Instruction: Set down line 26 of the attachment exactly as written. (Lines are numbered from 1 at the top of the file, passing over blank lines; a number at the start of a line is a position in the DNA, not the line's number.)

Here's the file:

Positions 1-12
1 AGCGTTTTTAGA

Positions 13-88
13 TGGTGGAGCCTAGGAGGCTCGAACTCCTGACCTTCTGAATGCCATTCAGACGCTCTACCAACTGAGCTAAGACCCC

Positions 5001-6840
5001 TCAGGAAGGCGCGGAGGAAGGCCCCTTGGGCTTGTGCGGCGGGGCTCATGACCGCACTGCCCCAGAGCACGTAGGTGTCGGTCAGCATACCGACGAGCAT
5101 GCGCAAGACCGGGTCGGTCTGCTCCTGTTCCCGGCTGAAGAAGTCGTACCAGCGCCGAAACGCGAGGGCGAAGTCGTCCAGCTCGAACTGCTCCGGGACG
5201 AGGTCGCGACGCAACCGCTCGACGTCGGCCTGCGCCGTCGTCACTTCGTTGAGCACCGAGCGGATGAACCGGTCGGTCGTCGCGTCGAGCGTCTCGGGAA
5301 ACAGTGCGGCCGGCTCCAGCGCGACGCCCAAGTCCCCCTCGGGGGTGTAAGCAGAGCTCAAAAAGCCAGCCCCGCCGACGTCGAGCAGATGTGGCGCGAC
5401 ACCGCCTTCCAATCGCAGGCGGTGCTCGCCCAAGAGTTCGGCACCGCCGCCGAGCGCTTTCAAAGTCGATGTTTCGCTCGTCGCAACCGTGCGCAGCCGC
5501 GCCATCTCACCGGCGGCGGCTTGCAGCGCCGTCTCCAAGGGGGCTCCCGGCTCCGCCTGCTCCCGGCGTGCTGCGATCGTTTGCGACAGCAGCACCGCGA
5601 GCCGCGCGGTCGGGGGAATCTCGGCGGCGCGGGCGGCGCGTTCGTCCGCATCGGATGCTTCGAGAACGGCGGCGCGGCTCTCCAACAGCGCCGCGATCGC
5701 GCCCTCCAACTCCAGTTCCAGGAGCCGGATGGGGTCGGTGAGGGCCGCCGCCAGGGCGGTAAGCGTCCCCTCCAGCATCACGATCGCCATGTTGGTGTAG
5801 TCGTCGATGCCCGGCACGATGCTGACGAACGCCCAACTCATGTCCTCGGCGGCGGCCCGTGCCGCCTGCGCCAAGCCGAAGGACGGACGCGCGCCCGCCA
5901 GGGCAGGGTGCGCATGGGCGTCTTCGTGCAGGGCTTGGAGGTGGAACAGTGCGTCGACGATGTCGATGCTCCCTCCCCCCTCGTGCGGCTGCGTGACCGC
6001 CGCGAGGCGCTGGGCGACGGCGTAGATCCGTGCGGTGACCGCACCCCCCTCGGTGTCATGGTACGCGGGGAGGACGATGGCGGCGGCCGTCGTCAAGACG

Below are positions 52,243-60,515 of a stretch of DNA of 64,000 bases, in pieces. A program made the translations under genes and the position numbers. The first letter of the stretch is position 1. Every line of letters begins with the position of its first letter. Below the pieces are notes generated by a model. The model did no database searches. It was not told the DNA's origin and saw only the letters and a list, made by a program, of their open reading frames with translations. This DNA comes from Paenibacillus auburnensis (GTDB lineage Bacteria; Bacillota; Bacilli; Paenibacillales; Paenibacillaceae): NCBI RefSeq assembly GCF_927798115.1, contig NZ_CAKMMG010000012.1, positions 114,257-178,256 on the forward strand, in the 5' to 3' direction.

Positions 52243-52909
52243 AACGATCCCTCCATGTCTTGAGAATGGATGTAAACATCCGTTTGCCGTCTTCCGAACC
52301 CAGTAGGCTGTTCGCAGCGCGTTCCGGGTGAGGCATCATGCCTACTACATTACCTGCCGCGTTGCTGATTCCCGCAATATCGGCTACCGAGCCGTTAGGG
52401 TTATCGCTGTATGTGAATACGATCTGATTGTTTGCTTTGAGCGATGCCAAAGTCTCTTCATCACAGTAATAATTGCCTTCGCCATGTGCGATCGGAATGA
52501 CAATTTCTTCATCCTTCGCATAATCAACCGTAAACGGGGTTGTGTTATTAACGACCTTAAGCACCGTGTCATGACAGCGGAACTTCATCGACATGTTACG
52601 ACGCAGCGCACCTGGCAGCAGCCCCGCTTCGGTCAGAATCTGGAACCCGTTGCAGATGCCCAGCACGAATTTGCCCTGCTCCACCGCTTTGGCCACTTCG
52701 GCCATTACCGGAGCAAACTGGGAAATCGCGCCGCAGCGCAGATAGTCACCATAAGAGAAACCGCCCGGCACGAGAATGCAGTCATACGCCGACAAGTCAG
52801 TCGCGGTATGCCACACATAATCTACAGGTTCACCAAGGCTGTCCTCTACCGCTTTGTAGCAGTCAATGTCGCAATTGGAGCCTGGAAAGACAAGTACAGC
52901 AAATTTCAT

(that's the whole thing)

52901 AAATTTCAT